I want to learn more about this Kurt Vile dude. I can’t stop listening to his new album, Wakin on a Pretty Daze. It’s time to do some research.
Things I already know:
- He is from Philadelphia.
- He had something to do with the War on Drugs, which is another Philly band.
- He plays guitar.
- He might have long hair.
- His backing band is called the Violators.
With that settled, here’s some background.
It started when IT took Spotify away from us. Snatched it away. Had it one day, lost it the next. Certainly not the worst thing in the world (that’s obviously when you run out of milk halfway through pouring it into a bowl of cereal) – more annoying than anything else. I was urged by a friend to try Rdio– similar to Spotify, but more of a website and not nearly as sleek looking. Got the job done, though. And like with everything else in the world now (including Spotify) there is a social component to Rdio. More friends! Following! Being followed- much safer than being followed in real life, which is nine times out of ten a bad thing. One time I was mistakenly called out for following someone. It was not a good feeling.
But that was real life and this is about Rdio.
Checking out a friend’s collection on Rdio seems easier than Spotify. This may not be true or what someone else might think, but I’m a simple dude and I appreciate the simplicity of Rdio. While kicking around Rdio and checking out friend’s collections, as well as the collections of Rolling Stone, NPR, Questlove and a few others, I kept seeing Kurt Vile’s album Wakin on a Pretty Daze. I saw it as much as Daft Punk’s new album, Kendrick Lamar and most recently, the new Vampire Weekend album.
I saw it enough to decide that I should check it out for myself. Not peer pressure, sir.
It just seemed like a good idea.
Wakin on a Pretty Daze
The album is Vile’s fifth and was released this past April on Matador Records, which I think might be the Offspring’s label. But don’t hold to me that. Might be Rancid’s too.
This probably isn’t fair to The War on Drugs, but Vile’s sound sounds like what The War on Drugs wished their sound sounded like. The War on Drugs runs the ball all the way to the five yard line, but Vile goes the distance. Vile sees daylight and gets to the end zone. It’s unfortunate for The War on Drugs. But so is someone thinking you’re following them on a quiet city street. Damn it. Why do I keep coming back to that?
The sound in question is 1970’s laid back guitar rock. It’s too much in the desert for it to be considered spacey at all. It’s very grounded. The music is thick, but oh so smooth. Is Vile’s voice good? Not really, but that isn’t a problem. He has one of those good bad voices. Like Tom Petty.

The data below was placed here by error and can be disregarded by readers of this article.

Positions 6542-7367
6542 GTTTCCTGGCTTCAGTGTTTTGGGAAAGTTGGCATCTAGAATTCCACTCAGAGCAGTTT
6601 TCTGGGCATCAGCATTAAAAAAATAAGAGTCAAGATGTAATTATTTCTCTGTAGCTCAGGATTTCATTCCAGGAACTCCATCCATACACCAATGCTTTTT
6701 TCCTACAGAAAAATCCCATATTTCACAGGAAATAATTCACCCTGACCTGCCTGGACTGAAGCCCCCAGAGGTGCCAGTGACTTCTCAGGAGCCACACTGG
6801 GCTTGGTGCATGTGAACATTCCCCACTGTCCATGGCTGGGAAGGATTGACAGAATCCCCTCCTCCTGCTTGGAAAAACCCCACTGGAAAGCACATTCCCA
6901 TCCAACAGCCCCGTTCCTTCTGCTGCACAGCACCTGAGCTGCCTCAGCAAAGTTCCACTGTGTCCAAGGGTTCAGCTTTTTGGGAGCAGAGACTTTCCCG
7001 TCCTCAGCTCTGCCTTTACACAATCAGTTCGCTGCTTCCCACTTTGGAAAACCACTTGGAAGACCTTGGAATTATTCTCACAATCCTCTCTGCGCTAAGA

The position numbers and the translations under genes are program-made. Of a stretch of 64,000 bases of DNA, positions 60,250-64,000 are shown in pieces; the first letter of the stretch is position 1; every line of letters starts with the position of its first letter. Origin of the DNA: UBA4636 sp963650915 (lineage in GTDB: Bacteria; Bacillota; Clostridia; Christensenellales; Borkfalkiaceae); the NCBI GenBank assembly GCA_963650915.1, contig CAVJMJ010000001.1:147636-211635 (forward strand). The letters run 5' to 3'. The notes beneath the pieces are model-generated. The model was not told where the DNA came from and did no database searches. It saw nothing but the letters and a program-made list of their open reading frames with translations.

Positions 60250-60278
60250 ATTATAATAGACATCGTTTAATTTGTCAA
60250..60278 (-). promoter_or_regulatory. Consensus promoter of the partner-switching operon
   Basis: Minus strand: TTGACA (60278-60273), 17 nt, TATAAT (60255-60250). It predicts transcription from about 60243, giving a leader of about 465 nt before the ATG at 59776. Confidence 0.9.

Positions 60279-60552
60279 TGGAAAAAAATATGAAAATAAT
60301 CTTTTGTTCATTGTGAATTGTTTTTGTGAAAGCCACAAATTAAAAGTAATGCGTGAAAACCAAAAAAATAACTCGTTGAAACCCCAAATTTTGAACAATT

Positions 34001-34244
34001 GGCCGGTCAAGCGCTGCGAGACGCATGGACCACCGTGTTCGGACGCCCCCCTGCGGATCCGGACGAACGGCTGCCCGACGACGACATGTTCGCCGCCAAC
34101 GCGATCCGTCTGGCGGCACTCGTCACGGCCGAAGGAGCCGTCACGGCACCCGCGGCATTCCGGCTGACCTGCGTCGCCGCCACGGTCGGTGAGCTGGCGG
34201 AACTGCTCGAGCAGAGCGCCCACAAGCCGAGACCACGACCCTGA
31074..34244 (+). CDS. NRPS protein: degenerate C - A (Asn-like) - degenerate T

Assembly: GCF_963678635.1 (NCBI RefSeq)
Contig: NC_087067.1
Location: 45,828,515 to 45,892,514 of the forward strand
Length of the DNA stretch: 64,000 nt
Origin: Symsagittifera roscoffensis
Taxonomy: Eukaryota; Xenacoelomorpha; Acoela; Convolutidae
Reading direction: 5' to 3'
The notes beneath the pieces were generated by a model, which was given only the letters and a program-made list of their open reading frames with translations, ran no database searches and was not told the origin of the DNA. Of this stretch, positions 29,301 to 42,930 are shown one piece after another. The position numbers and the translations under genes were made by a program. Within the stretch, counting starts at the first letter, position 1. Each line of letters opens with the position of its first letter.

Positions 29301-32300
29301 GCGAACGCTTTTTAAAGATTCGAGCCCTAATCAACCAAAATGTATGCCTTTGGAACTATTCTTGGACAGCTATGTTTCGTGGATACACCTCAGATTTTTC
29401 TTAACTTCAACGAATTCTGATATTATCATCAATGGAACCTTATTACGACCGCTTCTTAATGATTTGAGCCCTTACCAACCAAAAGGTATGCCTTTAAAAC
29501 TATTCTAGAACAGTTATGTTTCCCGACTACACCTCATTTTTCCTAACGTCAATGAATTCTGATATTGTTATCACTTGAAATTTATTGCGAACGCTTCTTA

So, what’s up with Vile and the War on Drugs?
In 2003, after staying in Boston for two years, Vile moved to back to his hometown of Philadelphia, and began collaborating with musician and songwriter Adam Granduciel. The duo subsequently formed the indie rock band The War on Drugs in 2005. Regarding his friendship with Granduciel, Vile noted, “We’re essentially best friends. He was backing me up in my band when he started working on his own music, so I thought I’d return the favor.”Granduciel and Vile released their debut studio album, Wagonwheel Blues, in 2008 and embarked on a tour in support of its release.
At this time, Vile’s debut solo album, Constant Hitmaker (2008), was released on Gulcher Records. Vile subsequently decided to leave The War on Drugs to concentrate on his solo career. In 2009, Vile noted, “The War On Drugs got put out on a bigger label first, so, in the blogosphere, some claim that The War on Drugs was my first, main band. But that’s just the way it looks. I’ve made more music than Adam has, and have been doing my Kurt Vile thing for a little bit longer. And Constant Hitmaker came out around that same time. Right when that [War on Drugs] record came out, I went to Europe with them, and also opened as Kurt Vile. That was right when I decided I wanted to concentrate on doing my own thing.” Despite Vile’s departure, Granduciel remained a member of his backing band, The Violators, with Granduciel noting, “There was never, despite what lazy journalists have assumed, any sort of falling out, or resentment.
Just seems like one of those things. Kind of like with At the Drive-In and…nope. That’s different. Disregard.
Wakin on a Pretty Daze is truly a great album. It’s just good from start to finish and unlike Yeezus, an album that isn’t really right for any situation, it fits a variety of both situations and moods. It’s rad summer driving music- some solid tunes for just going above the speed limit after leaving work for the day on Friday and heading home. It also works for deck beers, porch beers and/or beach beers. You can replace beer in every one of those situations for any other beverage of your choosing and it will work. Hell if you want to play this album at a decent volume while staring lifelessly into a candle, go for it. That shit will work too.
This is an album that restores your faith in rock ‘n roll in modern times. Good ol’ rock ‘n roll. The real shit. Dusty and lyrical, salty and spacious. It’s easy to think that these albums don’t exist anymore, but they do. They just don’t seem to come around as often.
Wakin on a Pretty Daze is one of these albums.
(sigh of relief)
Here, check out the video for “KV Crimes,” a song off of Wakin on a Pretty Daze. Joint has the Fishtown section of Philly written all over it.
Middle Photo: Here